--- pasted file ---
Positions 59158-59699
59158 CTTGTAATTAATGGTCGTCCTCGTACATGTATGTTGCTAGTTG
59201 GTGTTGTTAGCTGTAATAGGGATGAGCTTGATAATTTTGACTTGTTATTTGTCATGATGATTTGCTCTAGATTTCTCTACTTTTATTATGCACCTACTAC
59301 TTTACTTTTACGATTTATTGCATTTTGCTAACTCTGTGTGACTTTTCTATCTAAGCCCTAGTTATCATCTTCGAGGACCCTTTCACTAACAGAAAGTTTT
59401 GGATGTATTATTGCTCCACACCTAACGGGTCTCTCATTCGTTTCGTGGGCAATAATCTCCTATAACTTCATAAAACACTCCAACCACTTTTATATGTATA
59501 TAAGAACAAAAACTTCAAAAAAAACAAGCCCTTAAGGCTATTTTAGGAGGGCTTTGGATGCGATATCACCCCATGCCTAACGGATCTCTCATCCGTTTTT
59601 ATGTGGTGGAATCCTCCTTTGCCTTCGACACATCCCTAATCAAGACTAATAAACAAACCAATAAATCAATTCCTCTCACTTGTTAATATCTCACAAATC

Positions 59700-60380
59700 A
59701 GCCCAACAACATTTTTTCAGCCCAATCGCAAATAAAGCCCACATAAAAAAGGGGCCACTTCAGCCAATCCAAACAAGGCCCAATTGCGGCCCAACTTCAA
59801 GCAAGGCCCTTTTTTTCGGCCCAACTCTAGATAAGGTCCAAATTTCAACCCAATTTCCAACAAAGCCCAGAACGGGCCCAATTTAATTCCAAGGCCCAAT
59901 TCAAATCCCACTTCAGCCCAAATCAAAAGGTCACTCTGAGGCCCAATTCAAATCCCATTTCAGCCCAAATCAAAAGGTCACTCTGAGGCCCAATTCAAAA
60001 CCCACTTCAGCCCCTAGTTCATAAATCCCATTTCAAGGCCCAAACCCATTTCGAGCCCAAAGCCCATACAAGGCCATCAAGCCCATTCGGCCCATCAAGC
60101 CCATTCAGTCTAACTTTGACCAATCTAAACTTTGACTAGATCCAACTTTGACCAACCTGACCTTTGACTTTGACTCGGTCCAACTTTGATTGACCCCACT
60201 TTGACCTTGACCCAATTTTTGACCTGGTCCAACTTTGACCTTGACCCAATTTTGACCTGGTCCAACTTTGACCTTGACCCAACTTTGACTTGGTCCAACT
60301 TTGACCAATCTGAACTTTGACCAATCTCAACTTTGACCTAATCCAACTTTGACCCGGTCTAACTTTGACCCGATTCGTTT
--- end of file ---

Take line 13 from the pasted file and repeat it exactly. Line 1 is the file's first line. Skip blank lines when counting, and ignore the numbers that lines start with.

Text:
60001 CCCACTTCAGCCCCTAGTTCATAAATCCCATTTCAAGGCCCAAACCCATTTCGAGCCCAAAGCCCATACAAGGCCATCAAGCCCATTCGGCCCATCAAGC